Response to Davis’ call to Tiahrt a sign of divided times

donkeyelephantfightThe phone message that Democratic gubernatorial candidate Paul Davis left last week for former GOP congressman Todd Tiahrt and his wife, Vicki Tiahrt, was a simple act of kindness. “I just wanted to tell you I’m sorry the election results did not turn out as hoped,” Davis said, reacting to Todd Tiahrt’s loss in his GOP primary bid to unseat successor Mike Pompeo. And the Tiahrts showed similar grace in noting the voice-mail message approvingly on Facebook. But some of the responses to their posts were disappointing, with people calling Davis a “socialist,” telling the Tiahrts they were “being gamely played by Davis” and to “beware of the dark side,” and bringing abortion into it. Yes, social media can be rough these days, but have politics so divided people that they have to seize upon a gracious nonpartisan gesture and rip it to shreds? If so, how sad.

Poll suggests Pat Roberts can’t exhale yet

roberts3A Rasmussen Reports poll this week indicated that a fourth term for Sen. Pat Roberts, R-Kan., still isn’t a sure thing, even though he dispatched tea partier Milton Wolf in the GOP primary. The firm found Roberts leading Shawnee County District Attorney Chad Taylor, the Democratic candidate, by only 44 to 40 percent – though 34 percent hadn’t heard of Taylor. Roberts was favored by male voters (49 to 38 percent) and Taylor by women (43 to 39 percent) and younger voters (41 to 32 percent), as reported by the Lawrence Journal-World. The poll also showed a sizable 49 percent unfavorable view of Roberts – likely at least in part because the survey was done right after his nasty TV ad war with Wolf. The poll didn’t include the wild-card candidacy of well-funded independent Greg Orman. But the Cook Political Report switched the Senate race in Kansas from “Solid R” to “Likely R,” and the New York Times’ politics blog the Upshot observed: “It’s hard to imagine Mr. Roberts actually losing, but something is brewing in Kansas.”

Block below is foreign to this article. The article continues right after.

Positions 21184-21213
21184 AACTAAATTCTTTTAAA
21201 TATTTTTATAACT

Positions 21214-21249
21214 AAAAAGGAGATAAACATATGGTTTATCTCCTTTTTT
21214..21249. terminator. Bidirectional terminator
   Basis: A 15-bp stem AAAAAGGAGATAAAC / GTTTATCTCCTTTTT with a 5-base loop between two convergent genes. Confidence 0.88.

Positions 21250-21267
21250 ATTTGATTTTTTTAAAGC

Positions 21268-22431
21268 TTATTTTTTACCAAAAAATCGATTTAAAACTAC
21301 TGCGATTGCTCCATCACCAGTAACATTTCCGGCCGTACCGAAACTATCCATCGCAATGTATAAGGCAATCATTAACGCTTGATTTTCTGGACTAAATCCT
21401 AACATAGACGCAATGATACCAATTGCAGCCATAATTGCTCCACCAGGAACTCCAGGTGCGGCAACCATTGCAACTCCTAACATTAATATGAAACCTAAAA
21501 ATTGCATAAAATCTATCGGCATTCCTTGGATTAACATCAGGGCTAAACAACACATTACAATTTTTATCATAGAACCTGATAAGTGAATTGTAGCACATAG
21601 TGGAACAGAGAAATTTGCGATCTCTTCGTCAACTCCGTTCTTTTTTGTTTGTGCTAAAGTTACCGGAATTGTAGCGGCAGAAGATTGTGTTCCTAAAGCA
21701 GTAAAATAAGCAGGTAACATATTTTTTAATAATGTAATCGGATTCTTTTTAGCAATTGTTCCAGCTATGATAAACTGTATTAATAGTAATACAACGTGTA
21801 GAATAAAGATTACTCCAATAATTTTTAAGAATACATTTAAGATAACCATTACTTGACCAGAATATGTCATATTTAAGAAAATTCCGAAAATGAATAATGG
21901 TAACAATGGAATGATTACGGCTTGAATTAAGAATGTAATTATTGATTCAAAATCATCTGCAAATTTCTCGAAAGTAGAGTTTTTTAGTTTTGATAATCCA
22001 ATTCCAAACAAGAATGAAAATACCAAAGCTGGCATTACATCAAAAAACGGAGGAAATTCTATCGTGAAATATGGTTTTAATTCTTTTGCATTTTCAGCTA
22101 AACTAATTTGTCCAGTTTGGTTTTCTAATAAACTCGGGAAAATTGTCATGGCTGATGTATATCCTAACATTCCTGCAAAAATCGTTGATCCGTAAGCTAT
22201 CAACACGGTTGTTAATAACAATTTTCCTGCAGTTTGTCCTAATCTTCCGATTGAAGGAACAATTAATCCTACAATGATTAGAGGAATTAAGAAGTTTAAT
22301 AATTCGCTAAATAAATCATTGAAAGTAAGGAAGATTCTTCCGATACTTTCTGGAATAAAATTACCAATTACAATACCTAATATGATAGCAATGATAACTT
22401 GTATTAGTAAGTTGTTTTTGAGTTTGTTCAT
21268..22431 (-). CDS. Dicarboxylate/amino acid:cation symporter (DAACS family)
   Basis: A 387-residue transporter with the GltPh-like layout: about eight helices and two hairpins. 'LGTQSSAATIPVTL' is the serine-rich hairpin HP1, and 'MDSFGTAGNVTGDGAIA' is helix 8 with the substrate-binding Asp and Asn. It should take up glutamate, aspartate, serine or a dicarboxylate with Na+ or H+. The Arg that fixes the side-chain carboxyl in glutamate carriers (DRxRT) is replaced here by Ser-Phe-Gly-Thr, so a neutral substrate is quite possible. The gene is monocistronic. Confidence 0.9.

Kansas senators hardly the biggest spenders

monopolymanKansas Republicans Jerry Moran and Pat Roberts showed up midway through a ranking of what U.S. Senate offices cost in a year. According to data from the Sunlight Foundation, Moran’s office spent $2.6 million between April 2013 and March 2014, compared with the $2.5 million spent by Roberts’ office. The biggest spenders were California Democrats Barbara Boxer and Dianne Feinstein, who each spent more than $4 million, followed by Florida Republican Marco Rubio and Texas Republicans Ted Cruz and John Cornyn. In going over the numbers, which don’t include costs of leadership offices, the Washington Post noted that the Senate spent more than $370,000 in a year in staff costs on hairstylists and barbers.

Wall Street Journal editorial congratulates Kansas voters

pompeo2Because the incumbents all won, Kansas’ GOP primary didn’t deliver the drama that had been forecast for the congressional races by the national political media. But the Wall Street Journal editorial board hailed the victories of “spending reformers” Mike Pompeo (in photo) and Tim Huelskamp over “challenges from corporate rent-seekers. Their victories ought to give Republicans in Congress the confidence to buck crony capitalists,” the editorial board wrote. The editorial noted approvingly that both had voted against the farm bill, that Huelskamp wants to eliminate the pro-ethanol renewable fuel standard and that Pompeo wants to end all energy subsidies, also describing Todd Tiahrt as Pompeo’s “pork-barrel predecessor.” It concluded: “Congratulations to Kansas voters for rewarding principle, and we hope Republicans across the country take the message.”

So they said

brewer,carl“You can’t get blood from a turnip. They don’t have it to give us.” – Mayor Carl Brewer (in photo), on a suggestion that the city seek $20 million a year from the state to help fund the Equus Beds recharge project

“He’s much funnier. I don’t try to compete with him.” – Former Sen. Bob Dole, on MSNBC, on whether he or Sen. Pat Roberts is funnier

“Is Roberts dust in the wind or will he carry on?” – Headline on a Fox News online story before last week’s primary between Sen. Pat Roberts and Milton Wolf

“Can you believe that? The next Ted Cruz is Barack Obama’s unapologetic conservative cousin.” – Wolf, in the Washington Post, visiting with Eureka voters before losing the primary

Huelskamp not chastened by close election